France’s Ecological Transition Minister Barbara Pompili and the Secretary of State for Digital, Cédric O, unveiled on Tuesday (23 February) the government’s national strategy to bring environmental and digital issues together. EURACTIV France was able to see the document before publication.
With digital technologies being responsible for 5-10% of the pollution in France, the government is due to announce several measures to improve the sector’s ecological footprint on Tuesday (23 February).
This new roadmap is developed along three lines: “develop knowledge of the digital environmental footprint”, “support a more sober digital environment” and “make digital technology a lever for the ecological and solidarity transition”.
Drawing inspiration from the report submitted in June 2020 by the Citizen’s Climate Convention, the government has proposed to implement several measures, including an environmental barometer for digital players drawn up by the French Regulatory Authority for Electronic Communications, Posts and Press Distribution (ARCEP), an awareness-raising campaign on less polluting digital practices, and increased funding for GreenTech.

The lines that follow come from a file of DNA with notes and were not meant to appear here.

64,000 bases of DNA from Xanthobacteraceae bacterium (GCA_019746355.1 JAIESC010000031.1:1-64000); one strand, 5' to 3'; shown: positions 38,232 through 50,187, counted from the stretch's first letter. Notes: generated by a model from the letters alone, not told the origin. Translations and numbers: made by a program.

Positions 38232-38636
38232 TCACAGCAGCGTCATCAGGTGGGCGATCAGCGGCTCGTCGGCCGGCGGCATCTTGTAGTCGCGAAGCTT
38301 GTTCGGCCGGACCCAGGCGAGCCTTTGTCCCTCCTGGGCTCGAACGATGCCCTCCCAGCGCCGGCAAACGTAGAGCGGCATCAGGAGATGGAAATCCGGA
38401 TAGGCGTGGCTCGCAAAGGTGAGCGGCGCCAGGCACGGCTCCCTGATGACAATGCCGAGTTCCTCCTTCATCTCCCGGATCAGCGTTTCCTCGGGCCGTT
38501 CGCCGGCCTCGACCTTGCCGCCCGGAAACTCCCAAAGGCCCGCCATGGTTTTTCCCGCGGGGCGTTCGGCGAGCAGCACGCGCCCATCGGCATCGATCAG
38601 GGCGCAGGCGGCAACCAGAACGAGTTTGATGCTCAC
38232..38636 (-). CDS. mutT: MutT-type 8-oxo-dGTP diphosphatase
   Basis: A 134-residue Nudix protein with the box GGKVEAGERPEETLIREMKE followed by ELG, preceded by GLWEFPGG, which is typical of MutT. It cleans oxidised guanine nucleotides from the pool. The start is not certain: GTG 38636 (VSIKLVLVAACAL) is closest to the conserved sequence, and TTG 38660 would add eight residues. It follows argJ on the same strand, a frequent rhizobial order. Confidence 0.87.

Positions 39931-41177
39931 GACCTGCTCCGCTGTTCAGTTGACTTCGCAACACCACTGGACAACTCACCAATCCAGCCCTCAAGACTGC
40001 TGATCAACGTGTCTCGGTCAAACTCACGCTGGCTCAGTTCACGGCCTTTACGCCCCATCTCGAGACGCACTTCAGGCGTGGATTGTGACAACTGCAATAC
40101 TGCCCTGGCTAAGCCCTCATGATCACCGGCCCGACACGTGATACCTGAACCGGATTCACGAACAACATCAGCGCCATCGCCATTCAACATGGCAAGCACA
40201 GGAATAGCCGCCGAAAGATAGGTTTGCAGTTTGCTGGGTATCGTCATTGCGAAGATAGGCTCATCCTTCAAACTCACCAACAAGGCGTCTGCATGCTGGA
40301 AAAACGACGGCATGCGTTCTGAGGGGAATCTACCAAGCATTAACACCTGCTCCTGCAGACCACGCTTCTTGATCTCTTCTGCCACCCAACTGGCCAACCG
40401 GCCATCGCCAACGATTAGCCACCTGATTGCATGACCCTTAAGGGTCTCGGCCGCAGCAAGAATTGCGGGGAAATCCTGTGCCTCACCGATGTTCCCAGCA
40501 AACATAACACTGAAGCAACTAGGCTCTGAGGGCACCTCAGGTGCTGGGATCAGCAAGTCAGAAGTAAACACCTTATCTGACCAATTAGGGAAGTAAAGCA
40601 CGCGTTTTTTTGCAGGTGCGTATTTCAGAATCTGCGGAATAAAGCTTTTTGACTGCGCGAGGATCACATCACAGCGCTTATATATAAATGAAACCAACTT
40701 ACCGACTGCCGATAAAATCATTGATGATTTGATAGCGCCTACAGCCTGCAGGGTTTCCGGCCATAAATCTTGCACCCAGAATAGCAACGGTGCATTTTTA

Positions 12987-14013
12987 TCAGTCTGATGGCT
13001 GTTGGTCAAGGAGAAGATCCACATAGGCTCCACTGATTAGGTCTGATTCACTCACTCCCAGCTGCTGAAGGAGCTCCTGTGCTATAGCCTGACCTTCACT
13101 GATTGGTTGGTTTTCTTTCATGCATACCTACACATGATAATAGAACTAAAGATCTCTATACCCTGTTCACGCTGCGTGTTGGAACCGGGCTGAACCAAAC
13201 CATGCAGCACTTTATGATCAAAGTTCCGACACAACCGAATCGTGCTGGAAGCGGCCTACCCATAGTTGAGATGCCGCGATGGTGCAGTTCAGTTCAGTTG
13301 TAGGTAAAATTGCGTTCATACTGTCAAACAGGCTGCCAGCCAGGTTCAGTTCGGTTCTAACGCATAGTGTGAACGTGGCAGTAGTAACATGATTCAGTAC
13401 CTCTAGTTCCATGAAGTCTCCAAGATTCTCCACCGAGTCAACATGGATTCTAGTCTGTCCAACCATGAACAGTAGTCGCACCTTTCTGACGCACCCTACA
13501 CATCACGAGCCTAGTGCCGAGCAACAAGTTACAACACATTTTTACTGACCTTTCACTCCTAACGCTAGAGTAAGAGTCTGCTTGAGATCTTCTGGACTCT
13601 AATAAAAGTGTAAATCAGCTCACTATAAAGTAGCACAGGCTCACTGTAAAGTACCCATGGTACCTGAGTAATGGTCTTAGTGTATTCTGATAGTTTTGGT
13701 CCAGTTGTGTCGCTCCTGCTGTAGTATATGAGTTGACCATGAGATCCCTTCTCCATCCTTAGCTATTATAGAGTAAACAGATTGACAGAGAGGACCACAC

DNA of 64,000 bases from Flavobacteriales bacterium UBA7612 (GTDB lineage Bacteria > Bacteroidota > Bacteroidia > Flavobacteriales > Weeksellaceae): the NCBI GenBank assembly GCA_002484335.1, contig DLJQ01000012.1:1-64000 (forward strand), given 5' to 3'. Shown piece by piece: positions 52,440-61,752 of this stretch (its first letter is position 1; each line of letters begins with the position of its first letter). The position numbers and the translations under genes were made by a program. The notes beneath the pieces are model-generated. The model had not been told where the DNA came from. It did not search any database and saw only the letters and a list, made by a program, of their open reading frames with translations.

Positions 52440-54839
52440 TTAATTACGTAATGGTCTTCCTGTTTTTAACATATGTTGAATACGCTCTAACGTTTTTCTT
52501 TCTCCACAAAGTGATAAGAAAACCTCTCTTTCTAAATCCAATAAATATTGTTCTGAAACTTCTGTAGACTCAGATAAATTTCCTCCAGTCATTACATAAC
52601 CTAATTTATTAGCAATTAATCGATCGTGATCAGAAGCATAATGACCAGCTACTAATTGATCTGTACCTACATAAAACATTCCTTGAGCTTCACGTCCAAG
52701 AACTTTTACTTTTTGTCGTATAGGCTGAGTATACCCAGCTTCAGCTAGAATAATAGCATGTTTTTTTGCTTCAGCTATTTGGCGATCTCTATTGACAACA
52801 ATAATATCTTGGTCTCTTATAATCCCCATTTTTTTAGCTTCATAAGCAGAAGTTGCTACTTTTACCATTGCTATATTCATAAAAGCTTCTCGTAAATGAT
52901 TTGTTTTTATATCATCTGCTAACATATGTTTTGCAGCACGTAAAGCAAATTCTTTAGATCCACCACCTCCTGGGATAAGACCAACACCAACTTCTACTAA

A quite ambitious roadmap
“We need precise, clear, objective data and consensus methodologies on the real impact of digital technology on the environment,” said the document, seen by EURACTIV France.
To do this, the government wants to create a “quantification methodology” for this ecological footprint in partnership with the French Environment and Energy Management Agency, known as AEDME, and ARCEP.
The French executive also intends to tackle the lifecycles and environmental costs of manufacturing digital equipment, since the waste stream from electronics is increasing by 2% a year in Europe and less than 40% of it is being recycled.
The roadmap also appears quite ambitious in its desire to promote a circular economy as it calls for increased eco-design, repair, reuse, reconditioning, and obsolescence control, among other things.
More generally, the government is also proposing to better inform consumers with, for example, a reparability and durability index for electronic equipment, and promote France’s re-use and re-conditioning sector.
In addition to requiring public purchasers to use more than 20% of refurbished or second-hand computers and telephone equipment as of 2021, the government also intends to “support the GreenTech ecosystem by mobilising digital technology”.
[Edited by Zoran Radosavljevic]